Rusted brake rotors can cause loud noises and improper braking maneuvers when you hit the brakes. Both issues can lead to dangerous results, so it’s critical that you remove rust as soon as you notice it. The good news is that it’s very easy to clean your brake rotors to bring them back to life.
To remove rust from brake rotors, start by test driving the vehicle to loosen the rust, place it on a car jack, and consider removing the caliper and brake pads. Next, scrub them with brake cleaner and steel wool, then reassemble the brakes. You can also paint the calipers to protect them.
Throughout this article, you’ll also learn the following information about rusted brake rotors:
- Step-by-step instructions to remove the rust
- Numerous causes of rotor rust
- Product recommendations for your rotors and rims
Test Drive the Vehicle
If your vehicle has brake rotor rust, it’s likely due to one of three reasons:
- You left it undriven for too long.
- You live in a humid/damp environment.
- The car is old and the rotors have aged.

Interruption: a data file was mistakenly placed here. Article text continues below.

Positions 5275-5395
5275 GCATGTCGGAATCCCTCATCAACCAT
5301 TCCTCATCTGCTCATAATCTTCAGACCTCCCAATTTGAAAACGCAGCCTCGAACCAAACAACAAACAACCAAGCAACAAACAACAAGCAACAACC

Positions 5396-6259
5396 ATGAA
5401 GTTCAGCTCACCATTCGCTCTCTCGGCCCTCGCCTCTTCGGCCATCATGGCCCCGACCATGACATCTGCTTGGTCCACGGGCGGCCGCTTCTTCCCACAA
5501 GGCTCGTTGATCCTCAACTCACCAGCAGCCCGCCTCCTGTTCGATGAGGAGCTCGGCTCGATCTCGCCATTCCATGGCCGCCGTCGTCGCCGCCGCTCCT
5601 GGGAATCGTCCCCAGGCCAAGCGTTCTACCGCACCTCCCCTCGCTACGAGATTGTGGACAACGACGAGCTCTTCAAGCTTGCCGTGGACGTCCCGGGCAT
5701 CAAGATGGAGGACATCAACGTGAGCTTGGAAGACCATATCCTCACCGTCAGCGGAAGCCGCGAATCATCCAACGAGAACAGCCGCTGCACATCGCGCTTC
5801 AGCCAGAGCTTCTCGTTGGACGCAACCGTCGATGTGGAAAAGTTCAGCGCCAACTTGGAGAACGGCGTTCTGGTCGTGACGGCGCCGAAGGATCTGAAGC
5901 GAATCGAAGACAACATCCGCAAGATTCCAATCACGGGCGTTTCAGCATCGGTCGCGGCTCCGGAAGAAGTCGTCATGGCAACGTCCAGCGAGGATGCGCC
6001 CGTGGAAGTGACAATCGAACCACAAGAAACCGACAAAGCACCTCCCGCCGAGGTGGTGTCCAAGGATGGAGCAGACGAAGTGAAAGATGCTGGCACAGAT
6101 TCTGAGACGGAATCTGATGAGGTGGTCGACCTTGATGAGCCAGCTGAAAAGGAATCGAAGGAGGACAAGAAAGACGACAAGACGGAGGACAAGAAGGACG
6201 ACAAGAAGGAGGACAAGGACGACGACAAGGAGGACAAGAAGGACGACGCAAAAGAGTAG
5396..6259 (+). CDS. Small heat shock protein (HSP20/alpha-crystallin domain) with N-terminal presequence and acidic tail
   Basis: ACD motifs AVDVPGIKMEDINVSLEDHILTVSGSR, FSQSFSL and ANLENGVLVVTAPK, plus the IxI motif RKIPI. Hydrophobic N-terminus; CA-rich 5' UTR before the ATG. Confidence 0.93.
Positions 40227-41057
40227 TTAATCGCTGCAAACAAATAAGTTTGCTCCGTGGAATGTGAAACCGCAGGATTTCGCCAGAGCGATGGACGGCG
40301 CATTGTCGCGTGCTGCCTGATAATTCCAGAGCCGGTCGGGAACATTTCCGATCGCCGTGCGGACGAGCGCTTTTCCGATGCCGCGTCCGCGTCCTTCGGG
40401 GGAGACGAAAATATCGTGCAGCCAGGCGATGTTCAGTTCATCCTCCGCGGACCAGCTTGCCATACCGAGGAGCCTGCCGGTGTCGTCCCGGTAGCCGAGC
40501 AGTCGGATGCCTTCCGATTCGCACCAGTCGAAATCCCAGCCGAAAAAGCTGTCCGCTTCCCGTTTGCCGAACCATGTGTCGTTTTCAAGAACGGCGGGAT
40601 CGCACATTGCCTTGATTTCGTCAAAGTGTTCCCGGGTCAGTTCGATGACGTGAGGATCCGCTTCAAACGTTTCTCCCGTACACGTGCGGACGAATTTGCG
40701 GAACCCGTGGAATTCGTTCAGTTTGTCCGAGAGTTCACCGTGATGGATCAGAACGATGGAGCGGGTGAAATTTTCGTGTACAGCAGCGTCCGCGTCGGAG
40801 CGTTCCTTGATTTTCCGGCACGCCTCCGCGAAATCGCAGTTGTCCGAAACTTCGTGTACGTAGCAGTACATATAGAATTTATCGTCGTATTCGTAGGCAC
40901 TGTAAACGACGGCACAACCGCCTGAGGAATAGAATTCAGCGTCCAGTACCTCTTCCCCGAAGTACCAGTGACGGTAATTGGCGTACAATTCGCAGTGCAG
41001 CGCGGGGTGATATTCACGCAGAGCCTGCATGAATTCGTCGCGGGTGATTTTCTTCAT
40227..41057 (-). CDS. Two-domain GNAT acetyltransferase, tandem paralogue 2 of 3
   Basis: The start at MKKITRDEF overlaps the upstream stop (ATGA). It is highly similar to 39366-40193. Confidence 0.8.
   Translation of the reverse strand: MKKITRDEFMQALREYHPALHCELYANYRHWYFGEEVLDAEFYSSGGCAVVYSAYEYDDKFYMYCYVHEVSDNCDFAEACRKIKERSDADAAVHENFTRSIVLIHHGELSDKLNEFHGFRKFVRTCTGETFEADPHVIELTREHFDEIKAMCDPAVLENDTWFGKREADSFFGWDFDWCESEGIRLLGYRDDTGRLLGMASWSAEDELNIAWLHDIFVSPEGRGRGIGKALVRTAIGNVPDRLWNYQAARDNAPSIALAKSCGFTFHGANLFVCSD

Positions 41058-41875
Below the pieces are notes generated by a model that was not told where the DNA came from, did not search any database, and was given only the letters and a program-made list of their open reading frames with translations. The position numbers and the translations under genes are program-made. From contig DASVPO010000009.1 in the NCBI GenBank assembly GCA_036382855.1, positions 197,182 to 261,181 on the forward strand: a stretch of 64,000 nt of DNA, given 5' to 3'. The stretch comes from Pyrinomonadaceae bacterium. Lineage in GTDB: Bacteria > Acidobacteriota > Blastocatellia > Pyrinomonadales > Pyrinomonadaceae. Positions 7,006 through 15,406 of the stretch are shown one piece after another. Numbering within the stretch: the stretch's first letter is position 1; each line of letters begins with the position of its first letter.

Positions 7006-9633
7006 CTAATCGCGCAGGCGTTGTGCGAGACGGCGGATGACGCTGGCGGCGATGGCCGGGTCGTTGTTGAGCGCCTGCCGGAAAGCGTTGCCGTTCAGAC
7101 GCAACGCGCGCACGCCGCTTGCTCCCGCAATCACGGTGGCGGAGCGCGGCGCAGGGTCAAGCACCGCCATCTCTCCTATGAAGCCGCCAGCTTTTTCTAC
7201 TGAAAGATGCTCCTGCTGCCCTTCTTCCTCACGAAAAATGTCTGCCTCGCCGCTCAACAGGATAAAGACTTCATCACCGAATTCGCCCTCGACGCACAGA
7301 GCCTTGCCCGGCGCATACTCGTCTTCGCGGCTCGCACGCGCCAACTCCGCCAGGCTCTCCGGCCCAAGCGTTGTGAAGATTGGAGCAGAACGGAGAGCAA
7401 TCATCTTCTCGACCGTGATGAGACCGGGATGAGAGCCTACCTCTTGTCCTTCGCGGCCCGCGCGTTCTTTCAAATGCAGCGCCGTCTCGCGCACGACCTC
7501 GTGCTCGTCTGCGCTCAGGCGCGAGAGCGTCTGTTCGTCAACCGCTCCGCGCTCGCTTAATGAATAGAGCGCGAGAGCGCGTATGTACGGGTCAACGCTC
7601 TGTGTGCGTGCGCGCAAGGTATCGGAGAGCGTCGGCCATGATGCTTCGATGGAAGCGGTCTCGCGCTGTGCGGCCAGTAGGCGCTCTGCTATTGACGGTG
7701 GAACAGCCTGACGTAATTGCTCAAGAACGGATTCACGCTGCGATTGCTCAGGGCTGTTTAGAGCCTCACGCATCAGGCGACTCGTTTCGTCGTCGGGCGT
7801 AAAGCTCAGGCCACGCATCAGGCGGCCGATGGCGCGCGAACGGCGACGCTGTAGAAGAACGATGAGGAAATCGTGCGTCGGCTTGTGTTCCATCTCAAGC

Driving the vehicle will loosen the rust on the brake rotors. If you try to clean them without driving the vehicle, you’ll have to scrub away until the rust breaks down. Even a short 5-minute drive can make a significant difference. It’ll shave hours off of the cleaning process.
If you can’t drive the vehicle because it’s inoperable, then you’ll still be able to remove the rust; It’ll just take a few extra minutes or hours.
Place a Jack Underneath the Car
Next, it’s recommended that you place wheel chocks behind your tires. They’re perfect for preventing your tires from moving around. The last thing you want is the car rolling away when you expose the rotors. If you don’t have access to wheel chocks, you can use cinder blocks or wooden blocks.